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Video: The History of Credit Cards



Today, credit cards are one of the most important sources of big bank profits. However, a look at the history of credit cards shows that things weren’t always that way.

The History of Credit Cards

While it may seem today that credit is impersonal and calculated, credit was once a privilege built around personal trust and long-lasting relationships. In the late 19th century, stores began offering credit to their best and most trustworthy customers. Instead of paying each time they visited the shop, a regular could defer payments to the future by using store-issued metal coins or plates that had their account number engraved. Shops would record the purchase details, and add the cost of the item bought to the customer’s balance owed.

By the 1920s, shops started issuing paper cards instead of metal plates, but even these became cumbersome. Consumers had to hold different cards for each shop, and this made the sector ripe for disruption.

Diners Club, the first independent credit card company in the world, did just that in the 1950s. Their cards allowed people to make travel and entertainment purchases, even with different vendors.

Bank of America took this idea and ran with it, forever changing the history of credit cards. They launched the “BankAmericard” in Fresno, California, by sending it out to all 60,000 residents at once. Soon all consumers and vendors in the city were using the same card, and the concept of mass-mailing cards to the public spread like a wildfire.

After these risky mass mailings of credit cards eventually culminated in the Chicago Debacle of 1966, they were outlawed in the 1970s for causing “financial chaos”. With no applications required, many people including compulsive debtors, crooks, and narcotics addicts were able to receive easy credit. By the time such mass airdrops became illegal, 100 million cards had already been unleashed on the U.S. population without a need for an application.

In 1976, the BankAmericard system eventually became Visa. It was soon after this point that credit cards would enter their golden age for banks: as savings rates fell in the early 1980s, the interest rates on debt did not. Credit cards became a “cash cow”, and they’ve been a key source of bank profits ever since.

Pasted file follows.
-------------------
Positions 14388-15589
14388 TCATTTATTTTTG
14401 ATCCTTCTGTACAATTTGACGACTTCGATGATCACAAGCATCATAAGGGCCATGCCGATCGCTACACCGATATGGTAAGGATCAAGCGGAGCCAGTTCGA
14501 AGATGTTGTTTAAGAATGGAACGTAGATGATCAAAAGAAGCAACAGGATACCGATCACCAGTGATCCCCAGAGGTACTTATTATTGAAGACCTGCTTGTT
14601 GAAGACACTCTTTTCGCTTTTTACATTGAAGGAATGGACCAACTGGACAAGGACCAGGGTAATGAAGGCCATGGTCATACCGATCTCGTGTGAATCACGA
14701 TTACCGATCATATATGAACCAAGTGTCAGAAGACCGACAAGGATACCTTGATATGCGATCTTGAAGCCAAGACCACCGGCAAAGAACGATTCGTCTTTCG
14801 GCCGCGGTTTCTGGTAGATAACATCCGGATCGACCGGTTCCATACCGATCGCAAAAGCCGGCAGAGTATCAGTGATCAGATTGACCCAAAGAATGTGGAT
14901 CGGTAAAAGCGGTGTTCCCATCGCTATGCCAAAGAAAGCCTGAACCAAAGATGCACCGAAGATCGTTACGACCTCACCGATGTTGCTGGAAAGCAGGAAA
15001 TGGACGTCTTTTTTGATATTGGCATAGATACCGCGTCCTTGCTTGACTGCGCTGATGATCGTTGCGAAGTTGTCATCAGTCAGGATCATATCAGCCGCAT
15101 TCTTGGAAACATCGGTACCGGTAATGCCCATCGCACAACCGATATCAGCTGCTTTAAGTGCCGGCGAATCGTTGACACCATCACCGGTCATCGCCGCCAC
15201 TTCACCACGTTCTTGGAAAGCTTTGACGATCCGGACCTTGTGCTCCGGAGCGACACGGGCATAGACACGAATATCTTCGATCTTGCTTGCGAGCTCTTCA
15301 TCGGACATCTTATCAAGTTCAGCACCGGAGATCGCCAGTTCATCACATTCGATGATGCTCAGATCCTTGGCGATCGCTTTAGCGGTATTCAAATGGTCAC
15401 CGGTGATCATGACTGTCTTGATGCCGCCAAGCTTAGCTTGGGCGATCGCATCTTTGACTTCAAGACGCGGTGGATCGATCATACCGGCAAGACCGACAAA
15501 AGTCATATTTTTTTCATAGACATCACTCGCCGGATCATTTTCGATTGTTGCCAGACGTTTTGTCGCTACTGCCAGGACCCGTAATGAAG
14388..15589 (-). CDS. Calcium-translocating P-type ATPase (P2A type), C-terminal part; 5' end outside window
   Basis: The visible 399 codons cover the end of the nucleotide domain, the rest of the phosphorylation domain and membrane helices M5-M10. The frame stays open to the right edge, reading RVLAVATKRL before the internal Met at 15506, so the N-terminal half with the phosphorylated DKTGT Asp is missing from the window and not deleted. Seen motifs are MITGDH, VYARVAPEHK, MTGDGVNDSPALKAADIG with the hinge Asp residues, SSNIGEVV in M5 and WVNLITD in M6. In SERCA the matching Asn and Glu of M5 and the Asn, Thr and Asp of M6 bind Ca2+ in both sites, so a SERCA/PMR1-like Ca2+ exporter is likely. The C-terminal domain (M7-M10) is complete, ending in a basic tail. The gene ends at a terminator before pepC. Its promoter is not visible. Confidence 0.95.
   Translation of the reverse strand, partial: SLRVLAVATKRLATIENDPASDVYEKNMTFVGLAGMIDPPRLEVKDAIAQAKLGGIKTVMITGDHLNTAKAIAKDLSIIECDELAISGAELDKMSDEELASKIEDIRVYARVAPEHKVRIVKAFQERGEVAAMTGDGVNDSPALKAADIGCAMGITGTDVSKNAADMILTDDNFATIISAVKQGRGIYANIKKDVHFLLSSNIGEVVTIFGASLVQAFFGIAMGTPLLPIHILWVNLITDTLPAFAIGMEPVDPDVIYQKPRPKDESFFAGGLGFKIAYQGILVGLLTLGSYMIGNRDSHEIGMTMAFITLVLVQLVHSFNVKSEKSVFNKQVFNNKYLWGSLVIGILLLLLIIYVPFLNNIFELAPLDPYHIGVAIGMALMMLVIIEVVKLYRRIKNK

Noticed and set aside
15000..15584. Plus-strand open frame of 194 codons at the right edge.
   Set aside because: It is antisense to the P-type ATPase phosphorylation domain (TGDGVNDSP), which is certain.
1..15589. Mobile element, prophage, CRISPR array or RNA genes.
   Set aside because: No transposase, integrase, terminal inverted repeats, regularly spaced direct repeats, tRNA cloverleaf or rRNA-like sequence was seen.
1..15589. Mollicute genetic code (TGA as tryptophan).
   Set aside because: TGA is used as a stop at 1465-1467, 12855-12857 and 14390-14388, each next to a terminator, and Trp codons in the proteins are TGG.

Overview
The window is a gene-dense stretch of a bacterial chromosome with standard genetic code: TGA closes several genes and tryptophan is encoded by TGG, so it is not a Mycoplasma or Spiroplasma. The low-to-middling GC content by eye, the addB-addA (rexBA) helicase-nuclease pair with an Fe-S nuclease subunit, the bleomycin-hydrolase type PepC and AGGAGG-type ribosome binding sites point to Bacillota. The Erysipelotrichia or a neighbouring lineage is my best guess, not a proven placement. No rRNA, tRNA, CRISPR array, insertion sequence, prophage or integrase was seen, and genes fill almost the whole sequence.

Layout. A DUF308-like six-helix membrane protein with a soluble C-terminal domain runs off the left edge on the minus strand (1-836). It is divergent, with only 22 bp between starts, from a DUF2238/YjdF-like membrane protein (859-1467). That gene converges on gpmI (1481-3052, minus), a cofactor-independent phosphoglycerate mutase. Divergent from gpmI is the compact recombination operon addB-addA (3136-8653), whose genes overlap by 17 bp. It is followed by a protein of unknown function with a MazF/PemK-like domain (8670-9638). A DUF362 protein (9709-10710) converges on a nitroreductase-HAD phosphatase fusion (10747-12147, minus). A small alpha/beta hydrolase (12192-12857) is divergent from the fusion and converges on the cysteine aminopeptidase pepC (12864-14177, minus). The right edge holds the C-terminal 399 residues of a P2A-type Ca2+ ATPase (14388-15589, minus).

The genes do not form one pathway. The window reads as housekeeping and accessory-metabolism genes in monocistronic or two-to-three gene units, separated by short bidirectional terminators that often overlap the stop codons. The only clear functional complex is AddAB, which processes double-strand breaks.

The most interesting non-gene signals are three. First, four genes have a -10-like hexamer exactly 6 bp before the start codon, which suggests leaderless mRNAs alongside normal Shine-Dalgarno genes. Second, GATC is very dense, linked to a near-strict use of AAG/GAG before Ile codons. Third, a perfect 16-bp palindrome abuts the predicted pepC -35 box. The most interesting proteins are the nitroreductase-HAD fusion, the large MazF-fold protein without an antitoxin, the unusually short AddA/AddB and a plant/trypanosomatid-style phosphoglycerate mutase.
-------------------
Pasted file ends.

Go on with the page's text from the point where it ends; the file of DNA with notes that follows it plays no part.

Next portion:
Today, 80% of U.S. households own multiple cards, and they account for just under $1 trillion of consumer debt.

Original video by: &Orange

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Visualizing California’s GDP Compared to Countries

California’s GDP makes the state one of the most powerful economies in the world. This graphic compares it to the GDP of 10 select countries.



How California's GDP exceeds ten select countries

How California's GDP exceeds ten select countries

California’s GDP Compared to Countries

Comedian Trevor Noah once said America is fifty little countries masquerading as one.

From an economic sense, this might carry some truth. When looking at the economic output of each state, especially the largest and wealthiest ones, they often compare to or even exceed the GDPs of entire nations.

To illustrate, this visual from StatsPanda looks at California’s $3.36 trillion GDP using data from The World Bank and compares it to 10 sizable country economies. Let’s take a closer look.

Sizing Up California’s GDP in 2021

California’s $3+ trillion GDP is an enormous figure in its own right, so it’s no surprise that it is larger than certain nations’ economic output.

But even when comparing with economies like Malaysia, Colombia, and Finland, all among the top 50 countries by GDP, California stands tall.

CountryGDP (2021 USD)
🇲🇾 Malaysia$372B
🇭🇰 Hong Kong$369B
🇻🇳 Vietnam$366B
🇮🇷 Iran$359B
🇵🇰 Pakistan$348B
🇨🇱 Chile$317B
🇨🇴 Colombia$314B
🇫🇮 Finland$297B
🇷🇴 Romania$284B
🇨🇿 Czechia$281B

What’s more, these 10 countries are quite densely populated, with a combined population of 653 million compared to California’s 39 million total.

A Closer Look At California’s Economy

What makes California’s GDP so vast and their economy so powerful?

Relative population is a big factor, as the state is the most populous in the U.S. with roughly 12% of the country’s population calling it home. But since California’s GDP makes up over 15% of the country’s economic output, there must be something else at work.

One key driver is the technology sector. Not only does Silicon Valley generate massive amounts of technological output, this also translates directly to wealth and economic activity. Many tech markets follow winner-take-all dynamics, bringing large revenues back to the state. In addition, smaller technology companies are frequently gobbled up by larger competitors, adding wealth back into the mix through M&A.

This might partly explain why California’s GDP is actually estimated to overtake Germany’s in the coming years and become the world’s 4th largest economy.

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